A Town sees Life. A Town sees Death. A Town sees Rebirth.
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The Kingdom of Yue was once a prosperous nation. A prosperous nation, under a kind ruler. A man who brought riches to the region, and happiness to its people. A man who ruled through wisdom and not through force, beloved by its allies and respected by its enemies. A man who ruled for four and sixty years, before falling ill and ceding his throne. A man who, thankfully, would not live to see his kingdom fall.

When he died, his kingdom was given to his elder son. A son considered weak by the younger son, who soon brought his troops to take Yue by force. The elder son retaliated, and twelve years of battle soon followed.

Yesterday, I walked past the town of Luyi, part of the Kingdom of Yue. Once known for its wool production, it was now a loose collection of burnt structures, rotting bodies sprinkled about. Yet another victim of this senseless war.

I move towards the bank, ransacked and destroyed, when I hear the cries of a lone raven, the black birds that revel at the sight of conflict, devouring all flesh in sight. A misunderstood agent of the cycle of Samsara, I approached them.

“Lady Tianhong, what an honor to meet you here!” A raven cries, beak covered in blood. “Are you here to join us in our feast?”

“Of course not.” I shook my head. “I am here to inquire about this battle. Do you know of the event you feast upon?”

“Ah, the battle? Well, it was like any battle. A group of people came from one side, towards the town, as another group prepared for them. The town was razed, its townsfolk massacred. The attacking force then left, for there was nothing left, neither for them nor for anyone else but us.” The raven explained, cleaning off the blood with his feathers. “Ah, but that is a story you must know already, scribe of Heavens, for many battlefields you’ve walked through, I presume. Nothing of importance lies here.”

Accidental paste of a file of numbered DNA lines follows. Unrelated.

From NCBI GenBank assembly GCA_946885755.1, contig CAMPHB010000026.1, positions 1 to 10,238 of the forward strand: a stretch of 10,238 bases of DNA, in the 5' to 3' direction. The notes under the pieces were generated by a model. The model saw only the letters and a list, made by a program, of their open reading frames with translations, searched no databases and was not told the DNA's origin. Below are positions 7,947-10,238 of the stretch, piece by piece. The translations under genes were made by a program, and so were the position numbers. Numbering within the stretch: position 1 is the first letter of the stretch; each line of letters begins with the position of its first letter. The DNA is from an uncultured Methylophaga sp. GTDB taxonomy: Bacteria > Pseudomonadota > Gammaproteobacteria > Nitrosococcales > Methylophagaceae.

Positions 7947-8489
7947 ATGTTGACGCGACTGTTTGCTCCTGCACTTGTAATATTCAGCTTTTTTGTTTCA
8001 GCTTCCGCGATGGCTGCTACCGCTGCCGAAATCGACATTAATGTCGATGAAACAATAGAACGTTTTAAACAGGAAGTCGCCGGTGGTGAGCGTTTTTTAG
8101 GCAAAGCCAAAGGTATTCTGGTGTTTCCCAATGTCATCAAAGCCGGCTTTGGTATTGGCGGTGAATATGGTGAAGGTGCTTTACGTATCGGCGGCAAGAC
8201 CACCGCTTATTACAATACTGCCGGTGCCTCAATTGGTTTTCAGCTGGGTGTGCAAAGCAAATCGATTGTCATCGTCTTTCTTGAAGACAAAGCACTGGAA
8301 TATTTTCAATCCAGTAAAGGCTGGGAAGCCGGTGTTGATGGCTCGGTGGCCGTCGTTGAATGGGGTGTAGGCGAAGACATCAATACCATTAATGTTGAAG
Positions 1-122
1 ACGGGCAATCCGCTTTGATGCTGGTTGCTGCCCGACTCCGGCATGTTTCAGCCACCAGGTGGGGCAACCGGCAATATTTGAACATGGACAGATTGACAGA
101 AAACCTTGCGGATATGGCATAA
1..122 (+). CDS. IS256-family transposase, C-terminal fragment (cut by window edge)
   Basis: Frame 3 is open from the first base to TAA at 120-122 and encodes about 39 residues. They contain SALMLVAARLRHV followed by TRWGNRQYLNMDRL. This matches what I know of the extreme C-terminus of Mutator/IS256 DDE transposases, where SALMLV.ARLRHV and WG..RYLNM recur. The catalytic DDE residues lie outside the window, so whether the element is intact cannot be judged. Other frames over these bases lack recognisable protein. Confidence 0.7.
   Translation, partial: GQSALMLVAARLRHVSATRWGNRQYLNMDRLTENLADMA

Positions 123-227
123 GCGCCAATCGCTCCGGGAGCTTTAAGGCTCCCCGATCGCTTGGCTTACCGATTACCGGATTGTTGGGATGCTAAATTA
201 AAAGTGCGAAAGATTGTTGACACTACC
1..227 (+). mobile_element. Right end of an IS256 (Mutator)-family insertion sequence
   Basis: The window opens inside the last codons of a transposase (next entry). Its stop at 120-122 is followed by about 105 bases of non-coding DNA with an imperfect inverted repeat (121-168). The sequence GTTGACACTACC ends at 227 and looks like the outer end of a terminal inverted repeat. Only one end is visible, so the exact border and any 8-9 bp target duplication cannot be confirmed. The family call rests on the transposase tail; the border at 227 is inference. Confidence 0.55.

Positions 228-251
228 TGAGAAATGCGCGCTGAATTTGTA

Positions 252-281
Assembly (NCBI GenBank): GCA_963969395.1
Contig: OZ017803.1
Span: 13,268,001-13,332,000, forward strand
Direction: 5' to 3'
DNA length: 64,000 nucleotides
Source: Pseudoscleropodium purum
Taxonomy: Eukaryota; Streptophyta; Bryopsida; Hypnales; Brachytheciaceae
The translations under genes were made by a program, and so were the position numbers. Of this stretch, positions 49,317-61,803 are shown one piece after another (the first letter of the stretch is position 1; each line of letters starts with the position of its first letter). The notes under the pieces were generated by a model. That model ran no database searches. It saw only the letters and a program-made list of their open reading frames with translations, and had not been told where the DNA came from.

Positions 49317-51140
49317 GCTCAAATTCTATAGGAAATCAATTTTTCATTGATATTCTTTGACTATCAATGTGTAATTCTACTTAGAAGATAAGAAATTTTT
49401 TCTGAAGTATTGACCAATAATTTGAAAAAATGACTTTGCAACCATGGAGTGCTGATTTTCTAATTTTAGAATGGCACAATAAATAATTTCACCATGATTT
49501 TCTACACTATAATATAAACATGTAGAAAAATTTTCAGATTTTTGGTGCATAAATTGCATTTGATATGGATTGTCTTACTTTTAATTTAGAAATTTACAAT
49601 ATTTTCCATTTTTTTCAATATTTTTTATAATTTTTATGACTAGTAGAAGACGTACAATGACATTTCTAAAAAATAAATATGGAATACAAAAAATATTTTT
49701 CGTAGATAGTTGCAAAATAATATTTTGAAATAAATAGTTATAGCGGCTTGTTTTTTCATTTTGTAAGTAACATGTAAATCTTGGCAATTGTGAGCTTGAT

Ravens have the habit of speaking without pulling a single punch; they’re single minded avians. Not a bad trait, in one’s opinion, but certainly one that made conversations harder than needed.

“I have walked through many, yes, but that doesn’t make this one any less important.” I spoke to the raven. It laughed, like ravens often do.

“We all live to die, die to be reborn, and are reborn to die again. I say any event of great dying is as meaningful as any event of great birthing.” The raven spoke, removing sinew out an open ribcage. “But then again, I am but a carrion bird. What do I know of such themes?”

“More than any human on this Earth.” I responded, for the raven has reincarnated past humanity, many cycles ago.

I resumed my walk, but the raven decided to speak up.

“You know, I arrive once the smell of decay sets, past the time of action, but I saw lights several nights ago, close to the monastery north of here. There might be a soul left to tell a tale. If it matters to you, of course.”

“It does. Thanks.” I bowed to the raven, who replied in kind. I then walked towards the monastery, letting the bird carry on with his duty.

I had visited the monastery before. A place of religious discipline and knowledge, a small building holding sacred books of the monks of the area, it doubled as a school for the children and a place for meetings when the head of the town was out in the Capital, a trip that lasted a month and one days.

I reached the area, but there was no monastery to be seen; only rubble and half buried corpses. I held not hope for an encounter, but I must admit there was disappointment in my step as I got closer and closer. I spend a single day in each place I visit, and spending four and twenty hours in a ruined town covered in corpses was not something to look forward to. Thankfully, as I give my last step, I see a shadow moving about.

“Hello?” I speak, the shadow turning tangible, an old man appearing before me. I know him, being the head priest of the monastery, a compassionate man, having lived eighty good years. His skin has turned black and charred, he lacks eyes, nose and tongue, and is missing an arm and a leg, yet still walks, white strings holding him together. These strings float above and around him, turning blue, then red, then green, to then turn back into white: A spirit. The priest is long gone, but his soul remains.